We turn to another king, Solomon, to discover the splendour of the king's table: "…Solomon's provision for one day was thirty kors of fine flour, sixty kors of meal, ten fatted oxen, twenty oxen from the pastures, and one hundred sheep, besides deer, gazelles, roe-bucks, and fatted fowl…food [provided] for King Solomon and for all who came to [his] table. There was no lack in their supply", 1 Kings 4:22-23 and 27. When the queen of Sheba saw "the food on his table, the seating of his servants, the service of his waiters and their apparel, his cupbearers and their apparel, and his entryway by which he went up to the house of the Lord", the abundance, which included gold drinking vessels, overwhelmed her. She exclaimed "…the half of the greatness of your wisdom was not told me. You exceed the fame of which I heard. Happy are your men and happy are these your servants, who stand continually before you and hear your wisdom!" 2 Chronicles 9:1-8. From Solomon's table we learn that the Lord's Table is the wonderful profusion of the spiritual blessings that Christians always enjoy and of the way the Lord administers them to us: "I sat down in his shade with great delight, and his fruit was sweet to my taste. He brought me to the banqueting house, and his banner over me was love. Sustain me with cakes of raisins, Refresh me with apples, for I am lovesick." Song of Solomon 2:3-5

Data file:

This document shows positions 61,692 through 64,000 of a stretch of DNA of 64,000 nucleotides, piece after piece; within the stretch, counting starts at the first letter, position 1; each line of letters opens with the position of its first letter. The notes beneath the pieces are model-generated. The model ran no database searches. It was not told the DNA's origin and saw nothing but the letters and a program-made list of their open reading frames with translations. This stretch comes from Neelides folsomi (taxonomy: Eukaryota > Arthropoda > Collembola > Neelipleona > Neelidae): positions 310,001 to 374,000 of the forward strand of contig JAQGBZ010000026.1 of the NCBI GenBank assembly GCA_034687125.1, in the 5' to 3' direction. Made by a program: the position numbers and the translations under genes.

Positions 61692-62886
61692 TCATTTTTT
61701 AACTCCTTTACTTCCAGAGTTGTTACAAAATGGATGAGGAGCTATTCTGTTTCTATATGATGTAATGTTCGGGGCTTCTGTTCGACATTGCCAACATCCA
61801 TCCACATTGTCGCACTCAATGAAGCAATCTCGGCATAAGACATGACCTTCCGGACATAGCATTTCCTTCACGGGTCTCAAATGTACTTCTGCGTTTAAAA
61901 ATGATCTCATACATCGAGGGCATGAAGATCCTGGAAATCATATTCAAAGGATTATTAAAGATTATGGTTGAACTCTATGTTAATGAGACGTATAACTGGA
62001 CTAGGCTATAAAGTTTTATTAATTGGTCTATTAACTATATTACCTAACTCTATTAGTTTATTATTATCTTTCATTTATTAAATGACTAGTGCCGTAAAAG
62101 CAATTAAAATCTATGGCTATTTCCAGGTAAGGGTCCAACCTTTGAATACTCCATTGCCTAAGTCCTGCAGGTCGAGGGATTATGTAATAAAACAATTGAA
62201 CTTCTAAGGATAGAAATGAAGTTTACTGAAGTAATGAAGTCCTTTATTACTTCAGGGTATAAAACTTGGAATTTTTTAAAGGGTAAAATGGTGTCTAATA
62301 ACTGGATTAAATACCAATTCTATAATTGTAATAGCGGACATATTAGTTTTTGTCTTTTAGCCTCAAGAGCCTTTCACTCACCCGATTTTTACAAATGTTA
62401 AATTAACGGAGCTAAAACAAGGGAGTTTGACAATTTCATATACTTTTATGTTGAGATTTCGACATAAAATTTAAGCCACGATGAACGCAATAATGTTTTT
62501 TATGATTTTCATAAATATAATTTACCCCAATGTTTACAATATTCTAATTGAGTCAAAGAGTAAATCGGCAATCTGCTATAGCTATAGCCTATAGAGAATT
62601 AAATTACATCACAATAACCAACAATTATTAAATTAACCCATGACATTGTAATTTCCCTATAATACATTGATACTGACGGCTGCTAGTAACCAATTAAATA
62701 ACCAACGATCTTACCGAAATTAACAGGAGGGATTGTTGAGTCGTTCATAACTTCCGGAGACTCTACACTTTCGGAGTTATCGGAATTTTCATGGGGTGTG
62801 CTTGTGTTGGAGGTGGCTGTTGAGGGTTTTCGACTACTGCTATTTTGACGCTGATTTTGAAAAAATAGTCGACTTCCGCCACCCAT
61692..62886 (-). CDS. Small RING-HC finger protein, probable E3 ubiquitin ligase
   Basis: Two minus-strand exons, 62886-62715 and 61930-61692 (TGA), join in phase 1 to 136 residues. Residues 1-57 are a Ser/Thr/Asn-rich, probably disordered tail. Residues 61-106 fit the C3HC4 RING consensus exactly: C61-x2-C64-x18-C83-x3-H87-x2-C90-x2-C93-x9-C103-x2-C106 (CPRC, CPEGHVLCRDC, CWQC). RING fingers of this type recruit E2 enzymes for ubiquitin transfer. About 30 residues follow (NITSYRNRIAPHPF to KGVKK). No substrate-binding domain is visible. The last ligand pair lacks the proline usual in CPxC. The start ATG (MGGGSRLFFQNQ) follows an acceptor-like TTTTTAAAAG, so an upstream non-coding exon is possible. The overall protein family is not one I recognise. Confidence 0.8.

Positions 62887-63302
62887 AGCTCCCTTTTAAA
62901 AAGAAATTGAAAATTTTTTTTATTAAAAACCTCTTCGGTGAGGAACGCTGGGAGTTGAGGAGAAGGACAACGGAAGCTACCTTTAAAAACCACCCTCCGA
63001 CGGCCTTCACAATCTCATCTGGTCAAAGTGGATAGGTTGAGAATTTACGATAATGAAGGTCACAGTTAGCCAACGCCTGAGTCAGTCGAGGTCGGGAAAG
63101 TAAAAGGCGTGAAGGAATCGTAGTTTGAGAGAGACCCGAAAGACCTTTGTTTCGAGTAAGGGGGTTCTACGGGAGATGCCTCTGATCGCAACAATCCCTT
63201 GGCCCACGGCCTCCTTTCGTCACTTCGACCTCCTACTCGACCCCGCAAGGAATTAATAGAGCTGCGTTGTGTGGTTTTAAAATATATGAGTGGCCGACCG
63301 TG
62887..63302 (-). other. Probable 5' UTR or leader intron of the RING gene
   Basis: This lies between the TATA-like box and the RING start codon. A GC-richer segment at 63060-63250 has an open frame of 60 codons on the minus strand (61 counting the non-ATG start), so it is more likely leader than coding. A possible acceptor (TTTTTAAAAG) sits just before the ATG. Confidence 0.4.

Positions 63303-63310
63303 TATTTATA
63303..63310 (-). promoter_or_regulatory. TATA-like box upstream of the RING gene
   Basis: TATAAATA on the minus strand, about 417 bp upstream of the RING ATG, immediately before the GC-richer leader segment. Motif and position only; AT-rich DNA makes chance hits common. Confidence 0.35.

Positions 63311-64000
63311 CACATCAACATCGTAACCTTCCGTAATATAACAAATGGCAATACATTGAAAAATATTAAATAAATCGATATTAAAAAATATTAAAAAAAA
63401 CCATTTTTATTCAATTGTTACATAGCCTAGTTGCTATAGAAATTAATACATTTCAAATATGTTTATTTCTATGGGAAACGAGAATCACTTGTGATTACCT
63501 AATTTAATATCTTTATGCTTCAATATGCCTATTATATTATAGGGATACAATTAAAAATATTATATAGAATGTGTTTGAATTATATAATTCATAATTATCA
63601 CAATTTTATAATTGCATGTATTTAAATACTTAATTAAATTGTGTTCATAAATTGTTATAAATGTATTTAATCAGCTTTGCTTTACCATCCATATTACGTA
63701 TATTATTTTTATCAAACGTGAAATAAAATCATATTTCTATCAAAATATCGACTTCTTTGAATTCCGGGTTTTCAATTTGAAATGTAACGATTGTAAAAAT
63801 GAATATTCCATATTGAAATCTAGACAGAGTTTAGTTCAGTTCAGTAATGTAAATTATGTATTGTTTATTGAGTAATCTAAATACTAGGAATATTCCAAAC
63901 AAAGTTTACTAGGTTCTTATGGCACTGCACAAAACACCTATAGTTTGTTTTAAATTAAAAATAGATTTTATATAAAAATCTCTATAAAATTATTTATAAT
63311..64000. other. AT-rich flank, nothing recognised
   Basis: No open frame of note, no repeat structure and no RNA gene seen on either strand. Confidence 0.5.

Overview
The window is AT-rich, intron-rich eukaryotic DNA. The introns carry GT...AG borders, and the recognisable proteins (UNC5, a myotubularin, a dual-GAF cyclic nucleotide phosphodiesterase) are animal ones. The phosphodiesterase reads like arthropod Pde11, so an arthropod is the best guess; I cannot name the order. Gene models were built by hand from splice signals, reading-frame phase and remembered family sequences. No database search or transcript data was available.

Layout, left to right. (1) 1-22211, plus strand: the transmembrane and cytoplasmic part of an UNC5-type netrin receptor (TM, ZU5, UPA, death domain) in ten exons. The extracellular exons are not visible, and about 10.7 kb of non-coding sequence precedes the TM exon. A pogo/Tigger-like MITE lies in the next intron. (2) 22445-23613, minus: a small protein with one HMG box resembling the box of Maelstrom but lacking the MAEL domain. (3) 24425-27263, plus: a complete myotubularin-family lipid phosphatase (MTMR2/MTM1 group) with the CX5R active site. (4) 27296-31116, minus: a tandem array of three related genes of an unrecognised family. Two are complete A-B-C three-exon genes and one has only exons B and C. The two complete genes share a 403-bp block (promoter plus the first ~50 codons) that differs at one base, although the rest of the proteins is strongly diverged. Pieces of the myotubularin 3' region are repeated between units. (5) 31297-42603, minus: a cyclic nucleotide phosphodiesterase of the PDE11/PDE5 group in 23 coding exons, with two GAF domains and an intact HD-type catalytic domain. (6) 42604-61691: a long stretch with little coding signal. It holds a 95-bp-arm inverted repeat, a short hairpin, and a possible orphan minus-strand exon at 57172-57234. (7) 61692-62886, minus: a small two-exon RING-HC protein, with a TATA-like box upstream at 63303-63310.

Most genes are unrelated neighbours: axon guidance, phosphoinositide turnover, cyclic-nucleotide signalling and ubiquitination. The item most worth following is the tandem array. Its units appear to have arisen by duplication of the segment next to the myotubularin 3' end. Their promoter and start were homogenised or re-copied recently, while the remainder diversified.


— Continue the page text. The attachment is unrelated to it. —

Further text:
1 Corinthians 10:16 identifies the primary items on the Lord's Table: "the cup of blessing" and "the bread which we break". Although Christians have a spiritual system of worship, they do use these physical elements, in the way 11:23-26 prescribes, at the communion (or Breaking of Bread) service. However, using a rhetorical question, Paul explains their spiritual significance: "The cup of blessing which we bless, is it not the communion of the blood of Christ? The bread which we break, is it not the communion of the body of Christ?" Christian fellowship is about the Person of Christ and His sacrifice. In the communion service the bread is taken first, but in 10:16 the cup of wine is mentioned first because the blood of Christ is the basis of our salvation and fellowship. "…truly our fellowship is with the Father and with His Son Jesus Christ…we have fellowship with one another, and the blood of Jesus Christ His Son cleanses us from all sin", 1 John 1:3 and 7. Each Christian enters the Christian fellowship by personal faith in the death and resurrection of the Lord Jesus Christ. Therefore they equally share in His blood and in His body and have the fundamental right to participate in the communion service. When I take of the broken loaf and eat it, and then drink from the cup of wine, I not only remember the Lord Jesus, but I also express my fellowship with every true Christian believer. 10:17 explains Christian fellowship in this second way: "For we, though many, are one bread and one body; for we all partake of that one bread." The one loaf signifies the unity of the universal Body of Christ, to which every believer belongs. The Body was formed by the act of the Holy Spirit, 12:13. Therefore, when I break bread I express Christian fellowship, not any other kind of fellowship, nor anything less than this true fellowship of the one true Church of God. It's an all inclusive fellowship, where there are no man-made barriers!